"When I told people I was writing a history of misogyny I got two distinct responses and they were divided along gender lines. From women, came an expression of eager curiosity
about what I had found. But from those men who knew what the word 'misogyny' meant, there came a nod and a wink in an unspoken assumption that I was engaged in justifying it.
If I had said I was writing a history of racism, I do not think anyone would have concluded automatically that I was a racist. It suggests that unlike racism, misogyny is not
seen by many men as a prejudice but as something almost inevitable."
>>(Chap.8) Body Politics:
"From the nineteenth century onwards, when Western influence on the Arab world began to challenge Moslem customs, the practice of veiling women has been at the centre of a contentious
debate involving Westerners, Islamic reformers, Islamic nationalists and Islamic fundamentalists. It has frequently provoked revolution, violence and bloodshed. The West in its drive
to dominate and control Arab nations held up veiling as proof of the backwardness and inherent inferiority of Islamic cultures. In response, those who fought against colonial powers
often seized on the custom as fundamental to the preservation of a Moslem identity as it confronted the overwhelming political, economic and cultural might of the West. Meanwhile, women
whose welfare and status was supposedly at the heart of this battle, were ordered to veil or unveil at the dictate of whichever tendency had achieved hegemony. The West's concern for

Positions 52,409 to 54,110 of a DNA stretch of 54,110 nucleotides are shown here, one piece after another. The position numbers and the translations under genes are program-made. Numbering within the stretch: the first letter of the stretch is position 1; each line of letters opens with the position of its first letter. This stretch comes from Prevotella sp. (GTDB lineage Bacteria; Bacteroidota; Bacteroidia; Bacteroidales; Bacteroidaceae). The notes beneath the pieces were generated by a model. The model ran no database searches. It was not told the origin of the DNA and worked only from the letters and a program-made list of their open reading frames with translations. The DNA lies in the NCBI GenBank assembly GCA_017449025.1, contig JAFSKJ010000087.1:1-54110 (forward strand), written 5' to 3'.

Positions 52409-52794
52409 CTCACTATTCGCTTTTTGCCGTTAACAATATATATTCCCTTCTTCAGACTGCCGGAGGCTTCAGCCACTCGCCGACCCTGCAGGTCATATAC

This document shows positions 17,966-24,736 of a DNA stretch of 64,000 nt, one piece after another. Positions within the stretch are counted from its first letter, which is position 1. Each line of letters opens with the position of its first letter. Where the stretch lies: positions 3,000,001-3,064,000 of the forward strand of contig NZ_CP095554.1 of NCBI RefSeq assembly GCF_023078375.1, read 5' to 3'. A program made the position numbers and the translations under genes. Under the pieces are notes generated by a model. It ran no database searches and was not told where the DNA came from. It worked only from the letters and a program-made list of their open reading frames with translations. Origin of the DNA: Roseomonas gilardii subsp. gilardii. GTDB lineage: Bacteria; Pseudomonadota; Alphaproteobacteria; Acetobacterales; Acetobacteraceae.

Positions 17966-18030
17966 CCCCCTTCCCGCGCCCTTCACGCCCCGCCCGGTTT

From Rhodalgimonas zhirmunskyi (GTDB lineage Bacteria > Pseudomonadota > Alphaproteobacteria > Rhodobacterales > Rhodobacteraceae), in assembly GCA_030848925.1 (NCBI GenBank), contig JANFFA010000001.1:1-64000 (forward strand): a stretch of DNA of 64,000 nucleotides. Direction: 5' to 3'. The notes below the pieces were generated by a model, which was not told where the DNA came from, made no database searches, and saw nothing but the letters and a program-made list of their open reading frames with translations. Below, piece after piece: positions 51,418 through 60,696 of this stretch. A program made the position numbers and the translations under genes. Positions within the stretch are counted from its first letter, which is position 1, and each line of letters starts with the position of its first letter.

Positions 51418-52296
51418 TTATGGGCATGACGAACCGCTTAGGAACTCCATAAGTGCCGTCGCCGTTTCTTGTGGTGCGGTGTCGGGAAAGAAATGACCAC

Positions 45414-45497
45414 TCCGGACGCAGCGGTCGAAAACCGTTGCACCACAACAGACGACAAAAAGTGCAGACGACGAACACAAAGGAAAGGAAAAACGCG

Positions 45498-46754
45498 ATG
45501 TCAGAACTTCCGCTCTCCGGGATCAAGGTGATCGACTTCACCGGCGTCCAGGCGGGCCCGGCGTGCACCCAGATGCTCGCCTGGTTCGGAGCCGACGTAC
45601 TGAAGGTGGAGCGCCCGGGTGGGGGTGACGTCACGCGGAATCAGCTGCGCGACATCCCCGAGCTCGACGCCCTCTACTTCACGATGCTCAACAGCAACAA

their treatment has usually not been allowed to interfere with the more important goal of domination.
And always behind this and other arguments looms the question of Islam's inherent misogyny. It would indeed be a miracle if a religion so closely related as Islam is to both
Christianity and Judaism did not exhibit powerful misogynistic tendencies. Islam after all accepts the Biblical tradition as one of divine revelation, including its misogynistic stories
about women. The Fall of Man myth is as important in Islam as it is in Judaism and Christianity as the key to explaining woman's lower status."
Even if we accept the argument that misogyny was a secondary motive for the witch-hunt, it does nothing to mitigate the appalling picture that it presents. It merely means that thousands
of women perished in the flames and at the end of a rope in order to assuage men's doubts. The flames affirmed the duality of Christianity, inherited from Plato, which saw the everyday
world as contemptible, and the world of the spirit as true reality. For women, dualism could not have had a more horrific consequence.
"The God of the Old Testament was remarkable, if not unique, among divinities, in being both grandiose and extraordinarily petty, one minute creating the universe, the next making the women's
hair fall out."
It lies in the complexity of the relationship between women and men. It is biological, sexual, psychological, social, economic and political. It is a Gordian knot of interwoven dependencies,
involving our very existence as individuals and as a species. If we cut through that knot, where among the tangled skeins will we find the source of men's contempt for women?